resourcesABOUT MT AUTHOR GUIDELINES CLASSIFIEDS EDITORIAL CALENDAR MEDIA GUIDE MASSAGE MART SCHOOLS & EDUCATION FEEDBACK
The Power of Words: DCs Share Drug-Free Approach
There's no doubt that words are powerful and important – especially in the chiropractic profession, where we have been struggling for years to find the right words to describe who we are and what we do.
Embracing the Light
Four years, ago I was diagnosed with a labral tear in my hip that was excruciating and "required surgery" according to an orthopedic surgeon. I tried everything and although the symptoms had mostly abated, I had to give up Yoga practice and everything that could exacerbate the tear.
Peer Points: Spreading The Word
Pedram Shojai describes his venture into Traditional Chinese Medicine as a journey led by various "mystical experiences." Shojai decided to change the course of his career when he looked deeper into the basics of TCM.
Giving Testosterone Levels a Boost (Part 3)
Since testosterone and insulin status are inversely correlated, it's important to keep insulin low so testosterone will remain high.
VA Names Sites for Pilot Chiropractic Residency Program
The Veterans Administration has announced the five VA medical facilities that will serve as initial sites for the administration's recently established pilot chiropractic residency program.
Qigong to Empower Our Youth
Qigong is an ancient form of exercise and meditation used to promote longevity and health. This practice has traditionally been used by adults to balance the body through mindfulness, focused breathing and gentle movements.
The Urinary Bladder Official
The Bladder Official is known as the Official Who Controls the Storage of Water. In Western medical terms, this organ collects the urine excreted by the kidneys.
News in Brief
Patriot Project: Serving Those Who Served; CTCA Chiropractor Receives Clinical Innovation Award.
Preserving the Natural Resources and Culture of Chinese Herbal Medicine
As the world experiences unprecedented population growth and ever-increasing ecological pressures, the topic of preserving Chinese medicine's natural resources has attracted steadily increasing attention from practitioners.
Using Facial and Scalp Acupuncture To Treat Neuromuscular Facial Conditions
As a practitioner and instructor of facial rejuvenation acupuncture I have gotten many calls over the past 10 years from individuals seeking help for various conditions affecting the facial muscles, nerves, and overall function of the face.
Diagnosing Flexion-Intolerant Lower Back Pain (Part 2): Exercise Rehab
One of the things that has puzzled us for years is the presentation of the flexion-intolerant patient. We have realized there is a large overlap with sacroiliac indicators. In acute lumbar pain, the SI often twists, subluxes, goes haywire.
Don't Believe It
One of our staff came into my office last week, very concerned about an article she had just read on a news media website. The article suggested researchers found "no health benefits" associated with taking multivitamins.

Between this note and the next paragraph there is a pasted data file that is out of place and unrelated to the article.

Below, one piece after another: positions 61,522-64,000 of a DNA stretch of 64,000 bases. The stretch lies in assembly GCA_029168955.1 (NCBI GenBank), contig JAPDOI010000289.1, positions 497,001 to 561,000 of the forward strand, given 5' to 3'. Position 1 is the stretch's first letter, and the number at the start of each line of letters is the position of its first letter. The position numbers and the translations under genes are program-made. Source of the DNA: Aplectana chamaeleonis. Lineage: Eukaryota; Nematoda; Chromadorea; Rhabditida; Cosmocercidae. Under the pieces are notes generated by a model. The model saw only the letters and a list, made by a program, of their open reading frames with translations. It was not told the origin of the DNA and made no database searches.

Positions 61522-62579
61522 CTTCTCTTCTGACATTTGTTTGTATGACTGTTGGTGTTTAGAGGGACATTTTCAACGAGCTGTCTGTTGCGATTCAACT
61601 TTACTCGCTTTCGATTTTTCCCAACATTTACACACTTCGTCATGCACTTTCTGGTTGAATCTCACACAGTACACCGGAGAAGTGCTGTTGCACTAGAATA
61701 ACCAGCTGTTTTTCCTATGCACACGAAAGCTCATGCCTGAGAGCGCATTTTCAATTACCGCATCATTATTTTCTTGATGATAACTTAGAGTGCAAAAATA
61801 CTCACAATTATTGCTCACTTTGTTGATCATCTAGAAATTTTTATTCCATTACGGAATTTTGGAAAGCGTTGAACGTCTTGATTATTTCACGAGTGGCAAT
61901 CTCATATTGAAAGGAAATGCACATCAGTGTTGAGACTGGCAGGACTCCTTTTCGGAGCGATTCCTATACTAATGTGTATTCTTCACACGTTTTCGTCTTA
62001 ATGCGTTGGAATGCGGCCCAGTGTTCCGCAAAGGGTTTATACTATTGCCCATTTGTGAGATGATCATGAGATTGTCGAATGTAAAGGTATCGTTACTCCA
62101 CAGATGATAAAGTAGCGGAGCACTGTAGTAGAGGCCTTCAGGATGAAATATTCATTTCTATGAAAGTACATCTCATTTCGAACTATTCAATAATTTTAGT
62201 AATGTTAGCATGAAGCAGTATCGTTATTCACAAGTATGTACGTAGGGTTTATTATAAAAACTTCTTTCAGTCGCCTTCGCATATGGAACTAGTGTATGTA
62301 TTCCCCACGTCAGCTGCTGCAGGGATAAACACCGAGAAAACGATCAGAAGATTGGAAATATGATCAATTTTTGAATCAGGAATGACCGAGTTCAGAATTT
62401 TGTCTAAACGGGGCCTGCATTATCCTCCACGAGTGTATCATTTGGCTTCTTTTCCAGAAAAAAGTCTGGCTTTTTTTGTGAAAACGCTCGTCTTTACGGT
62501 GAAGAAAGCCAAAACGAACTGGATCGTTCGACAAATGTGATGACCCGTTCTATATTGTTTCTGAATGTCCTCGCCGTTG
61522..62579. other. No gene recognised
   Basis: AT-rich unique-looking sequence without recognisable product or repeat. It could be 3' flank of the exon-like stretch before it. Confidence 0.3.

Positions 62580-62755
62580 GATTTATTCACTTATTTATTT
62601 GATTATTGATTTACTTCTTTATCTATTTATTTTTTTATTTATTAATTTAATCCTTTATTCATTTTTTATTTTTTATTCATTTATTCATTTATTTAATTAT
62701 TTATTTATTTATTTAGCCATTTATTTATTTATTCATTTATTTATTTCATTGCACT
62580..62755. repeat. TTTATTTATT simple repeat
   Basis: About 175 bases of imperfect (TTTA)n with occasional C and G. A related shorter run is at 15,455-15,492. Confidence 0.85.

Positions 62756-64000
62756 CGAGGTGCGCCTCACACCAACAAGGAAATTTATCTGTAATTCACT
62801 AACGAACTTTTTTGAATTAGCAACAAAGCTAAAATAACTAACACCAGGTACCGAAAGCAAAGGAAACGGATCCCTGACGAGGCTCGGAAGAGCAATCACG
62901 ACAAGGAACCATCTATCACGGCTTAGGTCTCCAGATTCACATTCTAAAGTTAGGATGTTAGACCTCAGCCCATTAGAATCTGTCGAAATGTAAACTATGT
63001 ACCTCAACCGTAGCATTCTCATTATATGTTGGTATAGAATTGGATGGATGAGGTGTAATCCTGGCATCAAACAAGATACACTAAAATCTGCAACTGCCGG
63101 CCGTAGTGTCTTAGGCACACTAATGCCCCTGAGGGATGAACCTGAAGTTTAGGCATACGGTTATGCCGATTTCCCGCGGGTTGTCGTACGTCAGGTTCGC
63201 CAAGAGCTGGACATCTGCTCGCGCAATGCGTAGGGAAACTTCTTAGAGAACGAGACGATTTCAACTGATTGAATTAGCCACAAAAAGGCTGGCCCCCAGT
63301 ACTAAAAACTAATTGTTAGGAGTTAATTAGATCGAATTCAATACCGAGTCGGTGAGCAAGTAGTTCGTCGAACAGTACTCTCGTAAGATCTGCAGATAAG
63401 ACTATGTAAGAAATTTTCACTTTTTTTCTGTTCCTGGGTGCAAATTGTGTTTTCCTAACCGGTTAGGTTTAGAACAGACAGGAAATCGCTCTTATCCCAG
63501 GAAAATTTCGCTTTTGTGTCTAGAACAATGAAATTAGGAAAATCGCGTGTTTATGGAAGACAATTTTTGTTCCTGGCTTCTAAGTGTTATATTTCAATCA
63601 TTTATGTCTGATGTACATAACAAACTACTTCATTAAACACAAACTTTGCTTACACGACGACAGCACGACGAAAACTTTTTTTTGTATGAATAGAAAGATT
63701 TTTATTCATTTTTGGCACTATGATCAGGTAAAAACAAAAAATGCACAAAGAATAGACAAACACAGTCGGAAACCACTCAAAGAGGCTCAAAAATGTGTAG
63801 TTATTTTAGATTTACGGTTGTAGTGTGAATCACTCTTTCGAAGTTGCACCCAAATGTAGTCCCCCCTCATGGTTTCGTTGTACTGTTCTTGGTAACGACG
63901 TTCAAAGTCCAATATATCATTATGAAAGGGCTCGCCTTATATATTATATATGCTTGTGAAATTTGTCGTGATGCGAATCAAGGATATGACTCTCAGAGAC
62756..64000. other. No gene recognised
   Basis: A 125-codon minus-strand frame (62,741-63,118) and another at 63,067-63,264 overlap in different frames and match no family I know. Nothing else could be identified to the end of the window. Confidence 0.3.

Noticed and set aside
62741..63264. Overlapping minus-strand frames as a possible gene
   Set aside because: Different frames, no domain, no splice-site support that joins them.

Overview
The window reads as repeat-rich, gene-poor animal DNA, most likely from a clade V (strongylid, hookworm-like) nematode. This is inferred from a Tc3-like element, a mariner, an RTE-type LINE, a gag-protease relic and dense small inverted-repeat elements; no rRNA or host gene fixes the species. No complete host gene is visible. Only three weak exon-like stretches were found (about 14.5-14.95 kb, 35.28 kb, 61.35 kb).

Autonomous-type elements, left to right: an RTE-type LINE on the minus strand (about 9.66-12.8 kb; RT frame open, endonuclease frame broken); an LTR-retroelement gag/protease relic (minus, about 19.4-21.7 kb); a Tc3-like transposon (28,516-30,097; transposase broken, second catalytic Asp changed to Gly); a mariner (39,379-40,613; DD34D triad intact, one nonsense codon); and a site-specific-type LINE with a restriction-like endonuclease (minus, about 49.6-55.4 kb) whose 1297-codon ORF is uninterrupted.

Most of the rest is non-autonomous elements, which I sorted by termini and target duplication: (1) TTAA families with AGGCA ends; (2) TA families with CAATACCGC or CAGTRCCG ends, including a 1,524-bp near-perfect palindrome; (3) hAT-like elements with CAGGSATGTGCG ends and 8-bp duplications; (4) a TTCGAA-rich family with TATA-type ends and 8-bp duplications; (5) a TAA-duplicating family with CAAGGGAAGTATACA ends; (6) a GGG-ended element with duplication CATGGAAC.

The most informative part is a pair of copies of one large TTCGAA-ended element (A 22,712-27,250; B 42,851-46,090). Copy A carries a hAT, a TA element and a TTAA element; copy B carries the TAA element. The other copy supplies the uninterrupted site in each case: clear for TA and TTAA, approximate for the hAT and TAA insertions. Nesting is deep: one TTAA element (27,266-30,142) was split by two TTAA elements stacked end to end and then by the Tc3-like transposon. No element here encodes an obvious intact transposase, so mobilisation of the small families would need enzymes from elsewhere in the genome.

The Importance of Staying Focused
Our world is so full of over stimulation and constant information. We live in a fast paced, ever-changing society. If you seek you will receive.
Managing Hallux Hypomobility Disorders (Part 2)
In part one of this series we discussed the unique properties and significance of the first toe in the propulsive phase of gait. In particular, we discussed the importance of the first metatarsophalangeal joint (MPJ).
Ever Heard of the Lateral Raphé?
We have all had acute patients enter our offices listing laterally to the side at the level of the lumbar spine or expressing pain on lateral lumbar bending.
Weighing in on Weight Loss
If your practice trends anything like the U.S. population, you are probably noticing over two-thirds of your patients could benefit from weight reduction, particularly if their main complaints include chronic back or joint pain.
Common Disorders of the Temporomandibular Joint
The evaluation and management of craniofacial pain is a complex endeavor, which often encompasses the presence of temporomandibular joint disorders.
Acupuncture Ambassadors: A Chat with Leader Anthony M. Giovanniello, MSAc,LAc
When you first meet Anthony Giovanniello, you realize he's a humble practitioner, yet is bursting with a type of dedication that you can't help but be overwhelmingly inspired by.
Eucommia Bark Helps Maintain Strong Bones
Eucommia bark is a major tonic herb used in Asia, and now throughout the world, that supports and helps mend the skeletal structure and its related tissues. Eucommia bark is collected from Eucommia ulmoides trees that are more than 10 years old.
The Deficiency Myth
If you went to the same kind of medical school I did and took the same kind of licensing exam I took, you were trained to seek out and expect to find primary deficiencies here in the U.S.
Gallop Confidently Into The New Year
Happy New Year! As you may know, this is the year of the Wooden Horse. I received a wonderful gift for Christmas. It is a beautiful glass sculpture of a horse, by Luili Gong Fong, a Chinese artist.
Asymmetrical Pronation: Effect on Adjustments
When your patients don't respond as well as expected to their chiropractic adjustments, oftentimes there is a source of interference in the pedal foundation – asymmetrical pronation.
Gaining an Independent Occupational Code with the U.S. Bureau of Labor Statistics
One of the most important national activities currently taking place in relation to the development of the field of AOM profession is the Department of Labor's Bureau of Labor Statistics' (BLS) revision of the 2010 Standard Occupational Classification (SOC) system.
An Alternate Method For Choosing The Right Formula For Your Patients
A constant question for us in the clinic is when to make adjustments and when to stay the course. A patient comes in and says, "Things are the same as last week."
Grape Seed Extract: A Multifaceted Herb for Promoting Healthy Circulation